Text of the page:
Major Problem in Biogerontology


This interview potpourri covers the opinions of well-known gerontologists about the possibility of late-onset interventions to prolong life. The scientists are the authors of a paper in the Science Translational Medicine, which advocates that the funding for research is increased and interventions in aging processes are developed.

I’d like to draw your attention to Jan Vijg’s words: “People are a little afraid to confess that they want to cure aging. I think it would be a good thing to make it very clear that that is exactly what we want to do, we want to try to get rid of aging.” Dr. Vijg discerned one of the major problems in biogerontology – the fear and pretence of the scientists, who want the grant money, but don’t want to sound “inappropriate.” I have to say this approach of not saying what you have in mind is lethal. For everybody.

Why is so much money being spent on cancer research? Because cancer researchers cry out loud that cancer is a very dangerous disease that needs to be cured. They clearly state their goal. Biogerontologists, on the other hand, would never say their goal is to cure aging. This is why they don’t get the money. This is why the whole field rather survives, not lives.

I believe this attitude has to change. Researchers have to state their noble goal – to defeat aging. They should be neither afraid, nor embarrased to say this explicitly. This is the only right way to get public attention and needed grant money for studying the fundamental mechnisms of our worst disease – aging.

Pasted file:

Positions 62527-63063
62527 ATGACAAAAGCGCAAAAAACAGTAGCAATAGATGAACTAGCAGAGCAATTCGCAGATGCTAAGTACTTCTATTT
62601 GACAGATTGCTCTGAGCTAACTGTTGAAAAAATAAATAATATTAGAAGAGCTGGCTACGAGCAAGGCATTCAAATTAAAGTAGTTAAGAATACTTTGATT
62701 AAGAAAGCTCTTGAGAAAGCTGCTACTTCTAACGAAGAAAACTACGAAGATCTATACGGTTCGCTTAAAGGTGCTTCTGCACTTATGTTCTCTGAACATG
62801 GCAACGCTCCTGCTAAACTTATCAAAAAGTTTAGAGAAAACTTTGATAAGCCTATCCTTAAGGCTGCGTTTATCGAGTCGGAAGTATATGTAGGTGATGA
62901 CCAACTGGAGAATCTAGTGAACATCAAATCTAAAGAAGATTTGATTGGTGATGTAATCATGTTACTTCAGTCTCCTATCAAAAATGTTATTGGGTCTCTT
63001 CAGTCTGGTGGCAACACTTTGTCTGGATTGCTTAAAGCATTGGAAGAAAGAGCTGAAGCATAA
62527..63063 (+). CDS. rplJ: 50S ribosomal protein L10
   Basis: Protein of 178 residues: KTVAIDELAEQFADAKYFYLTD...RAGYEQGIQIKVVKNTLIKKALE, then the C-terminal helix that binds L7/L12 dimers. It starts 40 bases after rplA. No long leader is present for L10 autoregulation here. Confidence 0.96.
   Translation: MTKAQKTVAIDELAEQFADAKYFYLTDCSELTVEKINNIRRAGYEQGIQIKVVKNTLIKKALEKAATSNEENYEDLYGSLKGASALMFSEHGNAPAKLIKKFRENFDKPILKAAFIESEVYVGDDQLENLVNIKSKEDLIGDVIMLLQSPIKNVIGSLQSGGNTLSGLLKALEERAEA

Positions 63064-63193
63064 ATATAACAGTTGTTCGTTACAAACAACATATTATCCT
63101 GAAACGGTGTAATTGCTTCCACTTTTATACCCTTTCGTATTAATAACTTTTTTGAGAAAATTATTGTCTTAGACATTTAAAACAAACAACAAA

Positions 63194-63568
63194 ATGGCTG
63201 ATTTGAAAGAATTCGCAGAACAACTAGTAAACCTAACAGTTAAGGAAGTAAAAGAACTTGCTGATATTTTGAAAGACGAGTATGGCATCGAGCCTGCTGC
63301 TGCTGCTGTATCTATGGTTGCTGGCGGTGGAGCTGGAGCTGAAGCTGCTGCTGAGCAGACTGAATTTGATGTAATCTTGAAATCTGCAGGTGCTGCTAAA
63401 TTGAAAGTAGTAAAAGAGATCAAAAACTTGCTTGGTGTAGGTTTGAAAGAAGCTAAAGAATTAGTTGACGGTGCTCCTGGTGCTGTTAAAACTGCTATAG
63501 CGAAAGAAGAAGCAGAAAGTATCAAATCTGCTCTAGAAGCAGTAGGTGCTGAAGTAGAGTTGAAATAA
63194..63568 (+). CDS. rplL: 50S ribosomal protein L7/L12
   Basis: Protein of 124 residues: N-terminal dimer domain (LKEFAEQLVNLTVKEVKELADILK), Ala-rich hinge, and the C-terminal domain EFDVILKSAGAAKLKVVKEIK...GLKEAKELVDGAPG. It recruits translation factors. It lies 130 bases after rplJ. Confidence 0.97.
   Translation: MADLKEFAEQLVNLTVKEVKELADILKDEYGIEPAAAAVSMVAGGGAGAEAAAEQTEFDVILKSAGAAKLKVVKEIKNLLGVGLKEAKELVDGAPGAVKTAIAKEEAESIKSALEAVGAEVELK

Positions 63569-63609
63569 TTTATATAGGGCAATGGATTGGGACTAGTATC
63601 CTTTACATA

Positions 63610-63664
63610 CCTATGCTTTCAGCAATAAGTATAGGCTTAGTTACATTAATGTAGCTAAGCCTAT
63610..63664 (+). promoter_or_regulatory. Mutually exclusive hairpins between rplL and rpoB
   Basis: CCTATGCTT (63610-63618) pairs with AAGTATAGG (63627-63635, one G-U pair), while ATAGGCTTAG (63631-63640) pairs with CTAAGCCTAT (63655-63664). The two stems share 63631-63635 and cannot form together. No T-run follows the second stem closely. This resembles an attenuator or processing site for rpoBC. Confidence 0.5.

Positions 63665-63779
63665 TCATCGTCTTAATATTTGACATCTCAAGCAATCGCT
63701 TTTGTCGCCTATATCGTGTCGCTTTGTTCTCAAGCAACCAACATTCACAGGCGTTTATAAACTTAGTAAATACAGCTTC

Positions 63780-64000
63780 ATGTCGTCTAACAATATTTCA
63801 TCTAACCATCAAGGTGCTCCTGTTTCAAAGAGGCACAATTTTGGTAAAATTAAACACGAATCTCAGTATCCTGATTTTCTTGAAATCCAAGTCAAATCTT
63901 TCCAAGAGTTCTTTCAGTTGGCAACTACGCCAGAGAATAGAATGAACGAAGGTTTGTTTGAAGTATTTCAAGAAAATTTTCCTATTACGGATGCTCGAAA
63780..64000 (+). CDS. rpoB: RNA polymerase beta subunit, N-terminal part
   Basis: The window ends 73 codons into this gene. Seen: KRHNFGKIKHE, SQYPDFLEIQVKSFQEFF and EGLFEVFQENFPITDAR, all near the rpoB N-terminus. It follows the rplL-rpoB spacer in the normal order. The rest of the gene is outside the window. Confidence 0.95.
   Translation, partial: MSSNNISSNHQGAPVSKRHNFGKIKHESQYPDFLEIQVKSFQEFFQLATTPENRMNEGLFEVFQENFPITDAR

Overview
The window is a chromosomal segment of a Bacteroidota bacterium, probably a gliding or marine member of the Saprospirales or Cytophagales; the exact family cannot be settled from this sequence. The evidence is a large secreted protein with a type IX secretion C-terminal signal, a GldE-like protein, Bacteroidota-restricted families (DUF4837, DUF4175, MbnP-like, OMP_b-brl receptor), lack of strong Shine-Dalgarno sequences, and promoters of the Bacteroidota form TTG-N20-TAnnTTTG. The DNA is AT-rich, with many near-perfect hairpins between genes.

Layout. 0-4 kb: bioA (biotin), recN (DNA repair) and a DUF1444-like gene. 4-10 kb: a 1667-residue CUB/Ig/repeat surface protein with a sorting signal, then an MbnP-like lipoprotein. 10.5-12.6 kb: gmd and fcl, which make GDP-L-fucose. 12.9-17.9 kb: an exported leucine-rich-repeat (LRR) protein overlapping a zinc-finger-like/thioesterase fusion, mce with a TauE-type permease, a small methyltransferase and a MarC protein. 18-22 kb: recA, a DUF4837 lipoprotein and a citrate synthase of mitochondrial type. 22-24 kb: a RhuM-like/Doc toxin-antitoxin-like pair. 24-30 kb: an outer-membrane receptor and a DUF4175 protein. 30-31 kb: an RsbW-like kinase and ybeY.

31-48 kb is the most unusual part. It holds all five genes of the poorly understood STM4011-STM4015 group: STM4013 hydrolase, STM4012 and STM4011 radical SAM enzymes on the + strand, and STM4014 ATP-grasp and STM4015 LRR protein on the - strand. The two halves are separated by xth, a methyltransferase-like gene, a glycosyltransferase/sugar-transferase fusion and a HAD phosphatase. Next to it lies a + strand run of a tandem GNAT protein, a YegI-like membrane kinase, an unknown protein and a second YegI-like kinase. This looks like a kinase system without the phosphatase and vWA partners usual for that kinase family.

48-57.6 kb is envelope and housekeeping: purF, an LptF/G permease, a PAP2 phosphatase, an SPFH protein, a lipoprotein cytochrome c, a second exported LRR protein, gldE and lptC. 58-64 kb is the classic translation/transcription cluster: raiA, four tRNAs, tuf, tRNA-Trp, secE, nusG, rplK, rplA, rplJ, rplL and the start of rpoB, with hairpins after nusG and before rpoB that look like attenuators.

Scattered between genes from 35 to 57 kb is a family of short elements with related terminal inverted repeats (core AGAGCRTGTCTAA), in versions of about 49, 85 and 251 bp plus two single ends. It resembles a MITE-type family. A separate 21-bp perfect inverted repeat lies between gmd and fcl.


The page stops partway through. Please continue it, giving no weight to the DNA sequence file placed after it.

2 Comments

Filed under Funding, Regenerative medicine

2 responses to “Major Problem in Biogerontology

  1. Mark B

    I couldn’t agree more. But why is it that people are afraid to announce to the world that they are trying to find a cure for aging? Personally, I blame religion. Having been brought up a Christian, it was drilled in my head at an early age that if I questioned God’s existence, I risked losing out on the opportunity to go to heaven when I die. It is amazing just how many people still feel that way (strongly). I suspect any scientist who is interested in trying to find a cure for aging is keenly aware of how many religious individuals they might upset/outrage/offend once they announce their plans to the world. Undoubtedly many are afraid of the backlash they would face, the condemnation and perhaps even death threats they would receive from the religious masses. When you live in a country where the President publicly speaks of god and praying, it certainly seems contrary to be asking for money to cure aging. After all, the church going majority feels as though they already have eternal life and need not bother seeking other alternatives, especially if doing so were to mean they could lose the one opportunity that they have.
    My message to the religious community…….WAKE UP PEOPLE! Nothing supernatural exists on this planet. We have seen no irrefutable evidence of a supreme being to date (nothing even close) and we never will. Sorry for being so blunt but I hope you live long enough to thank the longevity scientists for what they are trying to do for you.

  2. “I believe this attitude has to change. Researchers have to state their noble goal – to defeat aging. They should be neither afraid, nor embarrased to say this explicitly. This is the only right way to get public attention and needed grant money for studying the fundamental mechnisms of our worst disease – aging. ”

    So, true, Maria; thank you for the post. I think we can all be inspired by both the need and the opportunity listening to the scientists in this video.

Leave a Reply

Fill in your details below or click an icon to log in:

WordPress.com Logo

You are commenting using your WordPress.com account. Log Out / Change )

Twitter picture

You are commenting using your Twitter account. Log Out / Change )

Facebook photo

You are commenting using your Facebook account. Log Out / Change )

Google+ photo

You are commenting using your Google+ account. Log Out / Change )

Connecting to %s